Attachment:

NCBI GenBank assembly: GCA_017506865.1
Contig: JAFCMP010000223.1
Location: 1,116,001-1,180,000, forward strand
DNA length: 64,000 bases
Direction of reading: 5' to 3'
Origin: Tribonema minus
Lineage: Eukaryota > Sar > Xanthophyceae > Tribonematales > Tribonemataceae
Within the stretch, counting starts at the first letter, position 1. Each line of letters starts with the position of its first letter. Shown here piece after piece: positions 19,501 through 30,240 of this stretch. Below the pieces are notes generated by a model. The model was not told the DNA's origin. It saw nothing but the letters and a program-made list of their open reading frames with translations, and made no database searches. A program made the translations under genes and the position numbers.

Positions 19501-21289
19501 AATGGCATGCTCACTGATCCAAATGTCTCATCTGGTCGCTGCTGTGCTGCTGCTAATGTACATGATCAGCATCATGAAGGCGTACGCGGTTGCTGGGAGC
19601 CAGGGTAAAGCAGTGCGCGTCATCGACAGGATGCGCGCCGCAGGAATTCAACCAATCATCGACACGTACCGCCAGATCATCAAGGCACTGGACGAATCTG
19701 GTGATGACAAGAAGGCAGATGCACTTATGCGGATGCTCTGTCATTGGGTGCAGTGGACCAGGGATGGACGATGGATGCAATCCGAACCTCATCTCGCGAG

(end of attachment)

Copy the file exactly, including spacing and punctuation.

NCBI GenBank assembly: GCA_017506865.1
Contig: JAFCMP010000223.1
Location: 1,116,001-1,180,000, forward strand
DNA length: 64,000 bases
Direction of reading: 5' to 3'
Origin: Tribonema minus
Lineage: Eukaryota > Sar > Xanthophyceae > Tribonematales > Tribonemataceae
Within the stretch, counting starts at the first letter, position 1. Each line of letters starts with the position of its first letter. Shown here piece after piece: positions 19,501 through 30,240 of this stretch. Below the pieces are notes generated by a model. The model was not told the DNA's origin. It saw nothing but the letters and a program-made list of their open reading frames with translations, and made no database searches. A program made the translations under genes and the position numbers.

Positions 19501-21289
19501 AATGGCATGCTCACTGATCCAAATGTCTCATCTGGTCGCTGCTGTGCTGCTGCTAATGTACATGATCAGCATCATGAAGGCGTACGCGGTTGCTGGGAGC
19601 CAGGGTAAAGCAGTGCGCGTCATCGACAGGATGCGCGCCGCAGGAATTCAACCAATCATCGACACGTACCGCCAGATCATCAAGGCACTGGACGAATCTG
19701 GTGATGACAAGAAGGCAGATGCACTTATGCGGATGCTCTGTCATTGGGTGCAGTGGACCAGGGATGGACGATGGATGCAATCCGAACCTCATCTCGCGAG